UPDATED: Puerto Rico’s New Civil Code: Here’s What’s Really In It

Puerto Rico - Wanda Vazquez

Image via AP Photo/Carlos Giusti

By Mivette Vega

June 1, 2020

Gov. Wanda Vázquez signed the new bill, which was approved without public hearings. Here are the most controversial changes.

San Juan — An update of Puerto Rico’s Civil Code became law on Tuesday if Governor Wanda Vázquez does not veto it within the next few hours.

Vázquez initially said she will announce at 7 p.m. on Monday, with a recorded message, if she will sign the bill. Later Monday, La Fortaleza sent an updated press release explaining the governor’s message will now be live and inviting the press to attend for coverage.

The governor signed the new Civil Code at 7:30 PM on Monday.

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The Civil Code is the most important body of law after the Constitution because it regulates important aspects of being a citizen, including inheritances, family as an institution, marriage law, and contracts, among others. Puerto Rico’s current code dates from 1930.

You can read the entirety of the Civil Code passed by the Legislature, here.

The new version of the Civil Code has generated controversy because its wording has been approved by the Senate without public hearings.

Activists, lawyers, and non-profit organizations have criticized the new Civil Code. They consider its language to be ambiguous in some aspects.

“On the surface, it seems as if there’s nothing wrong [with the proposed code], but if you scratch the surface, there’s an obvious intent to discriminate,” said Rafael Cox Alomar, a law professor at the University of the District of Columbia, according to Reuters

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Here are some of the most controversial changes proposed by the new Civil Code:

  1. The House of Representatives modified the definition of marriage as “a civil contract by virtue of which two natural persons mutually obligate themselves to be spouses.” The Senate inserted the word natural. Defenders of the LGBTQ community maintain the language is ambiguous and fails to recognize the Supreme Court’s decision to legalize gay marriage in 2015.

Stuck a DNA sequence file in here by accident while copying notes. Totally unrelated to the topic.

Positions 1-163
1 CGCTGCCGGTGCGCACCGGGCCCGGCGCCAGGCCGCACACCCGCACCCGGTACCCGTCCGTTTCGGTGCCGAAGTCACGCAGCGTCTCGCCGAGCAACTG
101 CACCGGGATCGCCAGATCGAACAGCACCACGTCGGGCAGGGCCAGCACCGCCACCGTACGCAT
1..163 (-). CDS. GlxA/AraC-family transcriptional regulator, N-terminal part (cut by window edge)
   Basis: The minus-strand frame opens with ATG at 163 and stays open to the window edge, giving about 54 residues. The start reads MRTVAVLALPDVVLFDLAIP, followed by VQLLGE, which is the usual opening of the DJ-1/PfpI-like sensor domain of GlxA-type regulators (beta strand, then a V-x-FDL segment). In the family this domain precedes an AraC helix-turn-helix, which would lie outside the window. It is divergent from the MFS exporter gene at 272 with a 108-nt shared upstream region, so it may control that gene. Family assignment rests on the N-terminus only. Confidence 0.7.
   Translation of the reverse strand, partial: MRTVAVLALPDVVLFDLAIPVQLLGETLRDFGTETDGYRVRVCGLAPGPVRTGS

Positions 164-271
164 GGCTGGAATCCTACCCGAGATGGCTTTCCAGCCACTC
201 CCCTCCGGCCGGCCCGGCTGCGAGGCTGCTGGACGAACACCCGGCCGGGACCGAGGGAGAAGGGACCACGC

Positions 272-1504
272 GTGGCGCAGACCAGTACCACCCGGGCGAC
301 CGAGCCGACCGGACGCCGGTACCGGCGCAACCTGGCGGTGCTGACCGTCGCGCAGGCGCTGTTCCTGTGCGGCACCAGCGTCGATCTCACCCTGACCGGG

2. The recognized causes for divorce are reduced from 12 to 2: mutual consent and irreparable rupture.
  3. The revision establishes that when by religious belief  “or by another type of ideological conception”, a parent ceases to provide their child with the healthcare specifically necessary to preserve the child’s life, the court will then decide on a suitable temporary remedy. “Once the need has ended, and when the court so decides, the parents can continue to exercise their parental authority over the minor,” the document states.
  4. The prohibition on reproductive cloning remains, but the prohibition on what is known as “eugenic practices directed at the selection of genes, sex, or physical or racial characteristics of human beings,” which was promoted by the Chamber, was removed.
  5. Amendments to a person’s birth sex will not be authorized in the original birth certificate, but the court may authorize the register to make a note outside the original sex registration. According to critics, this language clashes with federal jurisprudence. Trans people have been able to change the gender on their birth certificates legally since 2018. A note was added yesterday saying, “nothing here instituted undermines the process established in the cases of an application to reflect a gender change in the birth certificate.”

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This story has been updated to reflect the signature of the new civil code by the governor during a press conference Monday evening.




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